The process of applying the tractors was called tractoration. When one was tractorated, it was said to be crucial that the tractors be drawn downward against a person’s body to effect a cure. It was believed that drawing them upward could make the problem worse. There are some parallels to be drawn here with Roger Callahan’s claims about his “7 second treatment” where it is claimed that if it is not done correctly, it will not work or even could possibly make things worse. Since the PT treatments are now shown to be completely worthless, what we are seeing here is a historical example of both the placebo and nocebo effects.
Dr. Perkins was seen as an exceptional genius by the people of his day, although there were skeptics, including members of his own profession who after investigating the matter, declared his tractors to be completely worthless and attributed any healing effects to the patients’ minds. Yet the spread and popularity of PT went viral (to use a modern term), spreading into Europe, producing many positive testimonials and selling like hotcakes. Perkins’ son also became involved and headed up the movement in England, claiming to have published 5,000 successful cases within three years (take note of this, David Feinstein, who claims that the multiple anecdotes of energy psychology have to mean something). Furthermore, Perkins’ son claimed that since those 5,000 cases did not include all successful cases (only around 1 in 300) the number of actual “cures” was believed to exceed a whopping 1,500,000!
In order to answer the objection that the cure was due to positive suggestion, proponents pointed out that animals, such as horses had successfully been treated with PT. Sound familar?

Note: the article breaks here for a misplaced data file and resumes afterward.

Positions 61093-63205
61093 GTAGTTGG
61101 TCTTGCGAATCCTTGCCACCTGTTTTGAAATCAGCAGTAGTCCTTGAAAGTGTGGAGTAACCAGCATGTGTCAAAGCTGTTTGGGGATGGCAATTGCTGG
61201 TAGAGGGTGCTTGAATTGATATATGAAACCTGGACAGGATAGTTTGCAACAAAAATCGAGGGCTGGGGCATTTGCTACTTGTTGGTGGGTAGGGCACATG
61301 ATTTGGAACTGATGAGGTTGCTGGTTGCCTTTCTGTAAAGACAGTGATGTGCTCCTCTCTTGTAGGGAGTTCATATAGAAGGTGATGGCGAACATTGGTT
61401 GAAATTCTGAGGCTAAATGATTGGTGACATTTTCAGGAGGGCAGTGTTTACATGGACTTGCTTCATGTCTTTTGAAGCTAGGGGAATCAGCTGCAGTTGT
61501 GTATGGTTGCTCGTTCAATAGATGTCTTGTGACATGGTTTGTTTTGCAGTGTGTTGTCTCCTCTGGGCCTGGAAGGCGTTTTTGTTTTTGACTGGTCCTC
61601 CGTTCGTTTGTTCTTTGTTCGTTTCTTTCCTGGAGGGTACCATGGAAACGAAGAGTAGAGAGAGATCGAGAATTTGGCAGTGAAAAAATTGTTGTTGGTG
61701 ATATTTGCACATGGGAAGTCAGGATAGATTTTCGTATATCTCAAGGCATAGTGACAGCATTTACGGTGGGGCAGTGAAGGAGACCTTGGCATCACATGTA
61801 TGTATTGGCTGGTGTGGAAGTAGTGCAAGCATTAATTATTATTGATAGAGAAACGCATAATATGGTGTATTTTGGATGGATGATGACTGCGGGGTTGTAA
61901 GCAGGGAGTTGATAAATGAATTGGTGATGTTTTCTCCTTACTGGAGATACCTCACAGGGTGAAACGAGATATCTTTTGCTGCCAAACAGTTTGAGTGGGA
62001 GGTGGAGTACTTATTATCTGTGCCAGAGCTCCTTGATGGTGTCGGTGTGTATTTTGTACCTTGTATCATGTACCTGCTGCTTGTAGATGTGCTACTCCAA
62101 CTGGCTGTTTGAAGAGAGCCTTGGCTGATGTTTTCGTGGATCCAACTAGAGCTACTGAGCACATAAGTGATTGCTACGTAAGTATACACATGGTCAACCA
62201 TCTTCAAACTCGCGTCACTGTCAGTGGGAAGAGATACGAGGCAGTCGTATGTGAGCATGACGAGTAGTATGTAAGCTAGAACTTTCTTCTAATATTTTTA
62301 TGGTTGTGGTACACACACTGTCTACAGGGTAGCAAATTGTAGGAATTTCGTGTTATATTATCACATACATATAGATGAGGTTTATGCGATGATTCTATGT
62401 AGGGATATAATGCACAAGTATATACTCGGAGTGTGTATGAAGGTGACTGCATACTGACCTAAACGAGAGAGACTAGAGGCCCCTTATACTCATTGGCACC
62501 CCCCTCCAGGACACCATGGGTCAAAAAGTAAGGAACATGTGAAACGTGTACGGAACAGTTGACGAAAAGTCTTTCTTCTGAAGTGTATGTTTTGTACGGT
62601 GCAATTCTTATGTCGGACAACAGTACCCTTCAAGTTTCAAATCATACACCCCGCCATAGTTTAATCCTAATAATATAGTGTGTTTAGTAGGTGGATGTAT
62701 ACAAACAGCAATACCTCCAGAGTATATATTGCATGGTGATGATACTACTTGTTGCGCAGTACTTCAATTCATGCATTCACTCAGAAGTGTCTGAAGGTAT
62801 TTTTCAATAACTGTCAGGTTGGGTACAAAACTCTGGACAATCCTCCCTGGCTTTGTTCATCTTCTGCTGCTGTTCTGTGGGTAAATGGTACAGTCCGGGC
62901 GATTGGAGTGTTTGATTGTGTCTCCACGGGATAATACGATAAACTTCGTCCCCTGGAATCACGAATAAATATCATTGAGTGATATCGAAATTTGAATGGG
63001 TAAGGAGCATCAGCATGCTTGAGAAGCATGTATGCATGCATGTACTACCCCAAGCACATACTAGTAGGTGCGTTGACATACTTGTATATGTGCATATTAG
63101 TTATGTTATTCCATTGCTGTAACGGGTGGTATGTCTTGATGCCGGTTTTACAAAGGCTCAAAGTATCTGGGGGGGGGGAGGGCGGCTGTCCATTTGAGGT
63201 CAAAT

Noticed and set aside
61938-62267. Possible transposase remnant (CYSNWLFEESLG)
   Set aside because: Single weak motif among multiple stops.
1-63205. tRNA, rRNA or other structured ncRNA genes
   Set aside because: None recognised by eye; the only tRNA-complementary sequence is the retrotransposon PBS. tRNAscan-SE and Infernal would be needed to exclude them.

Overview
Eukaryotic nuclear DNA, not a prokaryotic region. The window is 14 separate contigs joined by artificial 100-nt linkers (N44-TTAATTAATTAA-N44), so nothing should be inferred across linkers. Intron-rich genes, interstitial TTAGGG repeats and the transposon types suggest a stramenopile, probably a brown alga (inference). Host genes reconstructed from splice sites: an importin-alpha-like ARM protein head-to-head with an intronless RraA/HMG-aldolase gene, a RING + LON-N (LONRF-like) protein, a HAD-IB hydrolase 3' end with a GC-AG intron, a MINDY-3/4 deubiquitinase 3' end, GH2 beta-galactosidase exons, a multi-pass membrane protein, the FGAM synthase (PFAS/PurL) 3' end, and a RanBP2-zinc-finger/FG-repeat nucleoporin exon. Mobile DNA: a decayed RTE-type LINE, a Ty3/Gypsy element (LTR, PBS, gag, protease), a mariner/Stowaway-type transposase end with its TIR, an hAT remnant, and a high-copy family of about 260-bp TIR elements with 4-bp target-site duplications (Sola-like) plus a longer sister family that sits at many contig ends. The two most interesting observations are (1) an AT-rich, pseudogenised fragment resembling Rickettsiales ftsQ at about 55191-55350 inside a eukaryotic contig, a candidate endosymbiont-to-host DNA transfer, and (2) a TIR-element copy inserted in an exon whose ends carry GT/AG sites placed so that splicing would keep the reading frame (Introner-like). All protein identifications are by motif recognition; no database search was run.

(Thanks to Lawrence Pathis for this cartoon)
What finally put an end to this fascinating saga is when skeptical physicians made a pair of tractors out of wood, making them appear as if they were metallic by painting them to look like the real thing. The fake tractors produced the same miracle cures and the rest is history. By 1810, the tractors were considered to be completely discredited. However, as Walsh pointed out, humanity at large did not learn their lesson from this and continued to fall for one bogus cure after another.
The difference is that today, when disconfirmatory experiments are done, proponents find ways to explain them away and it doesn’t seem to detract from the following some of these treatments have and although as far as I know, PT have not revived, some other previously discredited treatments have been, thanks to the internet, which we can again see, is a double-edged sword.
How is it that intelligent, educated people can fall for these things? A big part of it has to do with the compelling power of the personal experience. If you “see it with your own eyes” it can’t be wrong, can it? Well, actually you can be, not because you are literally seeing incorrectly but because you, as a human being, impose your own interpretations and biases on what you are seeing. Thus, these “cures” are not as self evident as they appear to be. In my next lesson I will begin discussing some of these biases that can lead people to faulty conclusions about what they believe they know from personal experience that they saw with their “own eyes”.